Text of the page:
4 MAY 1907, Page 7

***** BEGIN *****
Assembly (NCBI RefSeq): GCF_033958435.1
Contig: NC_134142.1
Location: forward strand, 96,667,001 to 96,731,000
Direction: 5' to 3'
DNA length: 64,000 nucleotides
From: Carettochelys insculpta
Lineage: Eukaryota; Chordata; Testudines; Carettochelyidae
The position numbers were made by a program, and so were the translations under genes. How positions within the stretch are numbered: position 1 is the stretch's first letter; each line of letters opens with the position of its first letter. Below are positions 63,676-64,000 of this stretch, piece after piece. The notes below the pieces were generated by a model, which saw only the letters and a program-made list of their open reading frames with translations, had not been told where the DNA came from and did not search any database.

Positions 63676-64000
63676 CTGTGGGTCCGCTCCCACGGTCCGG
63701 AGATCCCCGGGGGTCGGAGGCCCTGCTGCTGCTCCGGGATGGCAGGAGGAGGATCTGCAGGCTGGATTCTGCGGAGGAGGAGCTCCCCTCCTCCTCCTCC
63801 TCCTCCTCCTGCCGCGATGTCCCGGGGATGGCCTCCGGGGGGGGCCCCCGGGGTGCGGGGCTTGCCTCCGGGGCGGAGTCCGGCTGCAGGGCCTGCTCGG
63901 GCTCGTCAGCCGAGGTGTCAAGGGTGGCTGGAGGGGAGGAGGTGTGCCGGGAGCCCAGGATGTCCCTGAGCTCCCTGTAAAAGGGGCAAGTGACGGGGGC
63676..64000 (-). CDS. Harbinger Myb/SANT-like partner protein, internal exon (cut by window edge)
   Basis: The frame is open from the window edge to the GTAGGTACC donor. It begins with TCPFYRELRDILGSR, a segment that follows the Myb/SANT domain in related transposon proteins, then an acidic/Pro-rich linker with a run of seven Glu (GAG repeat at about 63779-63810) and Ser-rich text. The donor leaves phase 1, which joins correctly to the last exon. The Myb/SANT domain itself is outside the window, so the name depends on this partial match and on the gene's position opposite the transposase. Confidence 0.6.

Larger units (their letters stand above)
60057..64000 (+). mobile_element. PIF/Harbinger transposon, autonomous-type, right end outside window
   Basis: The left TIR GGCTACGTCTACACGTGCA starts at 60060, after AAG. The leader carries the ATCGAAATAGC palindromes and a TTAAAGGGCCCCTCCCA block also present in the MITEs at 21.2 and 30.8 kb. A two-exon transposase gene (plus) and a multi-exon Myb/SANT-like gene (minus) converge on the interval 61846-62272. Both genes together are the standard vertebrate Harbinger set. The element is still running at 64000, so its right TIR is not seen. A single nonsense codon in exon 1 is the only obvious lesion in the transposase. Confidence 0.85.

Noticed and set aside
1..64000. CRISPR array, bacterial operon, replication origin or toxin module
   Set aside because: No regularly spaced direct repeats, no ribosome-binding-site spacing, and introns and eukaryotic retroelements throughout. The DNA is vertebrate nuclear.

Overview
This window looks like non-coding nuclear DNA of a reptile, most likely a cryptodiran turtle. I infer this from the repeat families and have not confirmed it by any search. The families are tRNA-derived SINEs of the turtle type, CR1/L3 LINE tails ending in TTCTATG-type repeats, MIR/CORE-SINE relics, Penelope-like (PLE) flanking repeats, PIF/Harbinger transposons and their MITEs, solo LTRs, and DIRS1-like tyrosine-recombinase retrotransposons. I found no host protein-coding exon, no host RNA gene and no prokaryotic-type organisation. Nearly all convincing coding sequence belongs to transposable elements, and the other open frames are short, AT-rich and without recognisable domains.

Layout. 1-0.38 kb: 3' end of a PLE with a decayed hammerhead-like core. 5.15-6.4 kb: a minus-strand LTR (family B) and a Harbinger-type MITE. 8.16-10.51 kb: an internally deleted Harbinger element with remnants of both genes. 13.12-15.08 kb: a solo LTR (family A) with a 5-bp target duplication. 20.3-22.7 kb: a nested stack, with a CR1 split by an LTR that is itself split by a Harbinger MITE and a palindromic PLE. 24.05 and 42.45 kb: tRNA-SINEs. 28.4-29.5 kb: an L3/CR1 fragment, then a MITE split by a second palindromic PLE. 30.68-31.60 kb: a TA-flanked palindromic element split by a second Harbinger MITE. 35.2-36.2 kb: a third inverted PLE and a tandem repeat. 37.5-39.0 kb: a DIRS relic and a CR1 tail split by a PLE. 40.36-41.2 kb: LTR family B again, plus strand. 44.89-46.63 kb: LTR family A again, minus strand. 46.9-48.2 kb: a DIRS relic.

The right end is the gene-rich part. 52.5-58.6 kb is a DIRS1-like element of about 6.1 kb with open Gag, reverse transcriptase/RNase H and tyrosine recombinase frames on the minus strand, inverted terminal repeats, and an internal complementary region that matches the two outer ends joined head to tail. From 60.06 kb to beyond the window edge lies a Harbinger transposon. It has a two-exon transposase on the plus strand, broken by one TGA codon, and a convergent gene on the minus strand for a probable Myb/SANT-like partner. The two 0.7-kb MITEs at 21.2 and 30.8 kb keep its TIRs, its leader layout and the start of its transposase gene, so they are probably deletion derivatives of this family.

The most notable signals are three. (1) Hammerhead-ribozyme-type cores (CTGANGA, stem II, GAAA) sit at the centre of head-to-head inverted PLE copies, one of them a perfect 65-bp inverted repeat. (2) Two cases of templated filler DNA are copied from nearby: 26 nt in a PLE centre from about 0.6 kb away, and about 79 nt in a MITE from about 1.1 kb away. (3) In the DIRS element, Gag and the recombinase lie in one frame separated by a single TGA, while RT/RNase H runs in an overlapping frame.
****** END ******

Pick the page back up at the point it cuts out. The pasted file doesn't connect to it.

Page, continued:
THE most hopeful symptom at present in the social politics of the United States is the attitude of the people towards President Roosevelt. That division of politics, as Mr. Roosevelt evidently wished to intimate in his speech at the Jamestown tercentenary, is in a confused, and even dangerous, condition. Owing partly to that admixture of blood which, as the President pointed out, has been continuous for three centuries, and partly to the enormous resources which Americans have discovered within their dominion, the dangers which now threaten it are not those which the founders of the Republic anticipated. They were great builders, and a hundred years after they were in their graves a million of men died to protect the Constitution which they had framed ; but their foresight was not quite equal to their constructive capacity. The foresight of politicians rarely is. A few among them apprehended danger from the existence of slavery in their midst ; but they did not foresee that slavery would produce in the South a civilisation radically hostile to the civilisation of the North, and they left the incipient cancer not cut out. A good many expected what used in our own country to be called " the ugly rush " of the masses against Property, and provided against it in the Constitution itself ; but none foresaw the industrial growth of the Union, or the bitterness which, under a regime of nominal equality, comparative poverty is certain to produce. It has produced it, nevertheless, to such an extent that strikes in the Union have frequently been petty civil wars which the State Militia have been unable to control ; and no one, of course, foresaw such a development of wealth that many of its owners now rival the old Barons of Europe in audacity, influence, and, we must add, careless- ness for any interests wider than their own. So savage have the differences of class become that the next election will be a struggle between the " Haves " and the " Have-nots," and the relation of the Trusts to the figure of the Republic will be avowedly or secretly the pivot of the contest. There will be real danger, as the President acknowledges in his deeply significant speech of April 26th, that the Republic, which was to have been governed by a majority of more or less comfortable